Thermo hygrometers

The thermo hygrometers served to measure relative humidity and temperature of the inlet and outlet drying air. The specifications of these thermo hygrometers are summarized in

The thermo hygrometers act as data loggers with automatic and manual logging modes. In the automatic logging mode, the thermo hygrometers’ memory can store up to 8124 records at time intervals of 10 s to 24 h.

Thermo anemometer

A Kestrel type thermo anemometer (0.3 to 40 m/s sensibility) served to measure the speed of the drying air. Air temperature and relative humidity ranges are −29˚C to 70˚C ± 1˚C and 5 to 95% ± 3% respectively.

The precision balance

A SCALIX CB-310 model balance was used to weight the tomato slices before and after the drying process. The capacity and the precision of the balance are 300 g and 0.01 g respectively.

The cutting tools

Cutting tools were used to for peeling and trenching the tomatoes into regular slices in preparations for drying. These cutting tools include a kitchen slicer and few knives.

Moisture analyser

A PCE-MA Series moisture analyser was used to determine the initial ( M 0 ) and final moisture contents ( M f ) of tomato samples. Three heat-up modes are

Relative Humidity range | 0% to 100% ± 2.5% with a resolution of 0.1% |
---|---|

Temperature | −30˚C to 105˚C ± 0.4˚C with a resolution of 0.1˚C |

Dew point | −60˚C to 80˚C ± 1.5˚C with a resolution of 0.1˚C |

Data storage capacity (auto mode) | Up to 8124 records |

Software | Compatible with Windows |

Data format | .txt and .db |

available. The Standard heat-up mode is the default mode which is suitable for most sample types. In this heat-up mode, 120˚C are reached after approximately 4 minutes. The Quick heat-up mode is suitable for samples with a high moisture content. In this heat-up mode, 120˚C are reached after approximately 1 minute. The Slow heat-up mode is suitable for samples with low moisture content. In this heat-up mode, 120˚C are reached after approximately 8 minutes. Dry matter, initial and final moisture content of tomato samples were determined by using the Standard heat-up mode. The measurement is stopped automatically when the measured value is constant over a certain period of time.

Experimental dryer

Our locally manufactured experimental dryer is a forced-convective tunnel dryer made up of a one-millimetre thick metallic sheet. The experimental appliance in

Around twelve kilograms of ripen tomatoes were selected bearing in mind to avoid fruits that are either too ripe (broken) or hard (not ripe enough). The product is then weighted, washed, wiped and cut into regular circular slices. Since the drying rate reduces—by 4.5% as a result of a 1 mm thickness increase [

The drying experiments were launched at 09:30 am. The dryer was placed under sun heat. The entire drying energy is therefore coming from the sun. In order to capture a maximum solar heat, the tunnel dryer was placed in a West-East direction. The tomatoes to be dried were evenly placed on shelves in the drying chambers. A fan powered by a solar panel was used for air convection throughout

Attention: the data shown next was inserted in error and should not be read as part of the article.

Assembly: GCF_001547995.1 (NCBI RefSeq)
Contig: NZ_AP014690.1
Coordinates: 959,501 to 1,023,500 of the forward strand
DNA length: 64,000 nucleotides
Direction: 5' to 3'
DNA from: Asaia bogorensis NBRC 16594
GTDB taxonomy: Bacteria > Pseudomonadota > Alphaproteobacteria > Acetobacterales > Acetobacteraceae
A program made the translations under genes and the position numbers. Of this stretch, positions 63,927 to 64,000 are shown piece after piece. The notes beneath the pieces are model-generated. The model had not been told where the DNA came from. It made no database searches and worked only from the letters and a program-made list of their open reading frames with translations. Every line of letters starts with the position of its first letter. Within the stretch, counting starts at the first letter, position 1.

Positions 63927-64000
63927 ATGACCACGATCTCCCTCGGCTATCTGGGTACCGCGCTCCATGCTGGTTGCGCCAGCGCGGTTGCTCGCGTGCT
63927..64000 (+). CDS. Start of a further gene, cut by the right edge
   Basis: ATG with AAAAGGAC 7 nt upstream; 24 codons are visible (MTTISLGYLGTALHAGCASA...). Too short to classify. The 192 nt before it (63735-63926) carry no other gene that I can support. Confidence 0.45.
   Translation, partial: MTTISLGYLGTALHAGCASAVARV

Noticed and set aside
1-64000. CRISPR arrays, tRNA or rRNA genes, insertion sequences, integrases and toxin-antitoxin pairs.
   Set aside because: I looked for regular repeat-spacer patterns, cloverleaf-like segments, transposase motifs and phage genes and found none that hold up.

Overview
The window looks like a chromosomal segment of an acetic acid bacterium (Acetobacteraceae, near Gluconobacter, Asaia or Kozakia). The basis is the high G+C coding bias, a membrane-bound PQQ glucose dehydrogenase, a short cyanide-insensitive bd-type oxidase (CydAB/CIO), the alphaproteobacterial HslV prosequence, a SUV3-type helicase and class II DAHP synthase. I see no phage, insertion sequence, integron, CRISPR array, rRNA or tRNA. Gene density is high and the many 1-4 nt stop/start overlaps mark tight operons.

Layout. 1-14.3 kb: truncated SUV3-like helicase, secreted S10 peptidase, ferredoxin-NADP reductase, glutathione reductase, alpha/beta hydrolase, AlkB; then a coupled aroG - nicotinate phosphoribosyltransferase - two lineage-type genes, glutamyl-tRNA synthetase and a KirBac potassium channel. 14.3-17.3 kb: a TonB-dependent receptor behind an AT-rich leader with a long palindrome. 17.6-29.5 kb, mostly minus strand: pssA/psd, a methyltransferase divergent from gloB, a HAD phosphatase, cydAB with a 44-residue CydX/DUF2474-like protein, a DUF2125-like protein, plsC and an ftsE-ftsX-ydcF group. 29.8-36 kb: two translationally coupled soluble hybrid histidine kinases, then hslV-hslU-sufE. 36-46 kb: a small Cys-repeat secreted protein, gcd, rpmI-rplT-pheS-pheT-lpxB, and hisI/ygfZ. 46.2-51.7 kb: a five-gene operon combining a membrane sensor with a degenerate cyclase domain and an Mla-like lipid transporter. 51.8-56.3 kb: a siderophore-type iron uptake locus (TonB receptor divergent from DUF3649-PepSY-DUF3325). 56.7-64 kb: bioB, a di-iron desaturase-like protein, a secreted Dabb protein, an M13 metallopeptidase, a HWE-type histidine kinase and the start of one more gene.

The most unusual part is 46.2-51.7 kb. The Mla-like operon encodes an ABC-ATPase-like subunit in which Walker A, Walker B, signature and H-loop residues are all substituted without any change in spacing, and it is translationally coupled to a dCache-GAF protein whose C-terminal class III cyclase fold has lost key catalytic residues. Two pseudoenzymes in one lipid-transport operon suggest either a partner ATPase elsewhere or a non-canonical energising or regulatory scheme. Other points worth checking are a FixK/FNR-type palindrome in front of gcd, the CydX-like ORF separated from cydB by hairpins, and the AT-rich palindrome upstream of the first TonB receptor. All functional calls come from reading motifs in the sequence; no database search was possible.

the tunnel dryer. After every minute, the two thermo hygrometers automatically record the values of the drying air relative humidity, temperature and dew point at the entry and exit of the experimental dryer. In order to eliminate the maximum of water content from the product and predict its storage conditions, the drying process was conducted continuously and over two consecutive days without interruption.

After the two days of experimentation, the recorded data (temperature, relative humidity and dew point of the drying air) was transferred from the data loggers to a computer in the form of tables.

The values of relative humidity were converted into absolute humidity. The difference ΔX between absolute humidity of the drying air at the exit and the entrance of the dryer was therefore calculated. We assumed that ΔX represents the actual moisture content being removed from the product every minute.

This experimental procedure was repeated in one hand with a drying air velocity of V_{1} = 2 m/s and in another a drying air velocity of V_{2} = 3 m/s.

In our work, the method we used for characterizing drying kinetics for tomato was based upon the “indirect” method, which consisted in recording over time, the inlet and outlet variation of the humidity of the drying air instead of the humidity of the product itself.

From a mass balance, the amount of water transported by the inlet and outlet drying air was calculated. Assuming that, the moisture gains (ΔX) of the drying air was taken from the tomato slices, dry basis moisture content and drying rate were calculated. Moisture ratio at any time was therefore calculated based on Formula (4).

Moisture ratio versus moisture content dry basis curves were adjusted in one hand with the Henderson & Pabis Model, given by Equation (9) and in another with the Page Model given by Equation (10) to determine the values of drying constants k, a and y. The adjustment was performed by the use of Solver Tool from Microsoft Excel 2011 software, minimizing the root mean square error between the experimental values and those calculated based on the models.